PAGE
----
Psychoeducational Profile-Revised (PEP-3) Teacher, SLP, psychologist 6 mos. to 7 yrs. Charts uneven and idiosyncratic development, emerging skills and used to assist in programming. Determines strengths and weaknesses, established development/adaptive levels
Receptive-Expressive Emergent Language Test -3 (REEL-3) SLP Birth to 3 yrs Receptive and expressive language and inventory of vocabulary words
Receptive One Word Picture Vocabulary Test - 4th Edition (ROWPVT-4) SLP, psychologist 2 to 80 yrs Tests an individual's ability to match a spoken word with an image of an object, action, or concept. Can be used to assess and document vocabulary development.
The Rosetti Infant-Toddler Language Scale SLP, any member of an early interventionist team Birth to 3 yrs Interaction attachment, pragmatics, gesture, play, language and comprehension
Social Communication Questionnaire (SCQ) Parent, teacher 4 to 40 yrs A brief instrument that helps to evaluate the communication skills and social functioning of an individual who might have autism.
Social Language Development Test Elementary SLP, psychologist 6 to 11 yrs Focuses on language-based skills of social interpretation and interaction with friends; assesses student's language-based responses to portrayed, peer to peer situations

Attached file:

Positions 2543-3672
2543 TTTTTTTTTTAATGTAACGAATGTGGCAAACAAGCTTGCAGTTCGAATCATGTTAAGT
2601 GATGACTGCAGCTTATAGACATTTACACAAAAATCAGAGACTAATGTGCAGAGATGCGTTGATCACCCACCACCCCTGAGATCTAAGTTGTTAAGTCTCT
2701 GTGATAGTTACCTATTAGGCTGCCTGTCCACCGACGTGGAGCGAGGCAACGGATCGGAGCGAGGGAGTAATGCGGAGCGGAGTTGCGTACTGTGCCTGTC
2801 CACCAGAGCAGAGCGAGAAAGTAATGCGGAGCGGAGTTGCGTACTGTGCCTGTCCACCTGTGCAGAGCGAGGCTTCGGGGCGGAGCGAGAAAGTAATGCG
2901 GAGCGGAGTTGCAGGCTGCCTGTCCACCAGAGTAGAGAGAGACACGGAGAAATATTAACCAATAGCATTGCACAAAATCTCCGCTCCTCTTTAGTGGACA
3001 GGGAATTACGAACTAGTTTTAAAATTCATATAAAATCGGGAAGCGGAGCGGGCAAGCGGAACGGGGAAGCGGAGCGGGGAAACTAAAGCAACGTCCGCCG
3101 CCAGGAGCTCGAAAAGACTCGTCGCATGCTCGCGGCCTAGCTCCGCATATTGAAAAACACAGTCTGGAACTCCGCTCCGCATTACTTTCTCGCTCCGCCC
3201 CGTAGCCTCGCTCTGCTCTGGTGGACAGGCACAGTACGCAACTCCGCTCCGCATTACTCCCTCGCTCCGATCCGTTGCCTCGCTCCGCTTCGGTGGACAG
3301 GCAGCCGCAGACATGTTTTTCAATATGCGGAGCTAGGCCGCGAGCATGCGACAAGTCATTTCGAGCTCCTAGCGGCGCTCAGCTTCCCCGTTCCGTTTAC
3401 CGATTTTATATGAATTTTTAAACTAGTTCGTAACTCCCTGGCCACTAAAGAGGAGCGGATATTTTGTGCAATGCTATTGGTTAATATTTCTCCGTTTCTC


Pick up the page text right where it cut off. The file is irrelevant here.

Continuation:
Social Responsiveness Scale (SRS) Teacher, parent 4 to 18 yrs Measures severity of ASD in natural social settings; assesses social awareness, social information processing, capacity for reciprocal social communication, social anxiety/avoidance, and preoccupations and traits
Test of Aided-Communication Symbol Preference (TASP) SLP, psychologist Children and adults who can point to pictures Provides a starting point for designing or selecting an appropriate AAC device page set. Uses results to design communication boards and establish appropriate AAC intervention goals and strategies targeting symbolic and syntactic development